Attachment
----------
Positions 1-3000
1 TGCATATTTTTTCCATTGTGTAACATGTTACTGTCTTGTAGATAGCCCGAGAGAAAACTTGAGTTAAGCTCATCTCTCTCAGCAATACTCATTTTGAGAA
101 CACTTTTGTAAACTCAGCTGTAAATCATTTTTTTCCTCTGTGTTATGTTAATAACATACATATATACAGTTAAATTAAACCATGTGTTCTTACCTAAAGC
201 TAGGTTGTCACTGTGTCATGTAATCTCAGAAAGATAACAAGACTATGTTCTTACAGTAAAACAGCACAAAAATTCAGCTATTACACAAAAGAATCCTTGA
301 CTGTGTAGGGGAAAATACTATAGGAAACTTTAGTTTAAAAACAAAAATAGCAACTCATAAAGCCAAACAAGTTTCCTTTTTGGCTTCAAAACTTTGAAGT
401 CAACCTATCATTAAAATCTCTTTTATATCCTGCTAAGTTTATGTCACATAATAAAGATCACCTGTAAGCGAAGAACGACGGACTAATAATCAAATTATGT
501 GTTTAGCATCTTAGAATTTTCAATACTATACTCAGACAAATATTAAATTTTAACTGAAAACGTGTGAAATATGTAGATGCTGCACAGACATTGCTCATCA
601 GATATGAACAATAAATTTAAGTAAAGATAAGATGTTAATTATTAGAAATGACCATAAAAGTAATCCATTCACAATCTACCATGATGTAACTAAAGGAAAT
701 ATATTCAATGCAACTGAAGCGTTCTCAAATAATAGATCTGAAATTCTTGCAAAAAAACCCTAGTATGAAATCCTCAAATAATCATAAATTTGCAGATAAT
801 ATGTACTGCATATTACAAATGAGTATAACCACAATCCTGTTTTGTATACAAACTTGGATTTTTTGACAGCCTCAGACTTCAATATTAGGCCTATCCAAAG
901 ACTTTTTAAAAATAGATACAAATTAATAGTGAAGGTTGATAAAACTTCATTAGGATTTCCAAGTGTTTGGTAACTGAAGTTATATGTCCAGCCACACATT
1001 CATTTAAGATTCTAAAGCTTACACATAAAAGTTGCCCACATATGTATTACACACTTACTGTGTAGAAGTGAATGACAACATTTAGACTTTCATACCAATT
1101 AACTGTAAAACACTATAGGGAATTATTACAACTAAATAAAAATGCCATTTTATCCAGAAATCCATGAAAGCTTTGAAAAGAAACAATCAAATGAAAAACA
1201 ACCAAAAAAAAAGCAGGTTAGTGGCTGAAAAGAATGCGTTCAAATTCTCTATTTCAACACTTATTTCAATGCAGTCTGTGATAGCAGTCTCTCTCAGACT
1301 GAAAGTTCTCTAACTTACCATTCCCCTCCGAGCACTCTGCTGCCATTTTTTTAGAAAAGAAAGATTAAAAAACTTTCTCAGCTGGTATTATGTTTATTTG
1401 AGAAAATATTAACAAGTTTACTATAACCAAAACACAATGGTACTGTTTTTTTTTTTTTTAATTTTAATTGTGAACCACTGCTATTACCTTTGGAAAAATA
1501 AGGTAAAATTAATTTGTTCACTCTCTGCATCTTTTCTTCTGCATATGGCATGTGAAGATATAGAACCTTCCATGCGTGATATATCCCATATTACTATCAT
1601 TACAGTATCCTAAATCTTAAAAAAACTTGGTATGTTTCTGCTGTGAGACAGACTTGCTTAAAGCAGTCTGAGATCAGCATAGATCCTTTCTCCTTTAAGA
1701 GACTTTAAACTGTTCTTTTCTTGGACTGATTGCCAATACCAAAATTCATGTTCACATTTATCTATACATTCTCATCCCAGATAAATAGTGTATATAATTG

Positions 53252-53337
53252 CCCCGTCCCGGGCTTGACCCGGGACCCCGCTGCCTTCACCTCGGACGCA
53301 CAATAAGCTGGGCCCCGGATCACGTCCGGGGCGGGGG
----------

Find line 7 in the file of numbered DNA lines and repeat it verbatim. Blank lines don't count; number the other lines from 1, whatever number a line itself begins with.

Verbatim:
501 GTTTAGCATCTTAGAATTTTCAATACTATACTCAGACAAATATTAAATTTTAACTGAAAACGTGTGAAATATGTAGATGCTGCACAGACATTGCTCATCA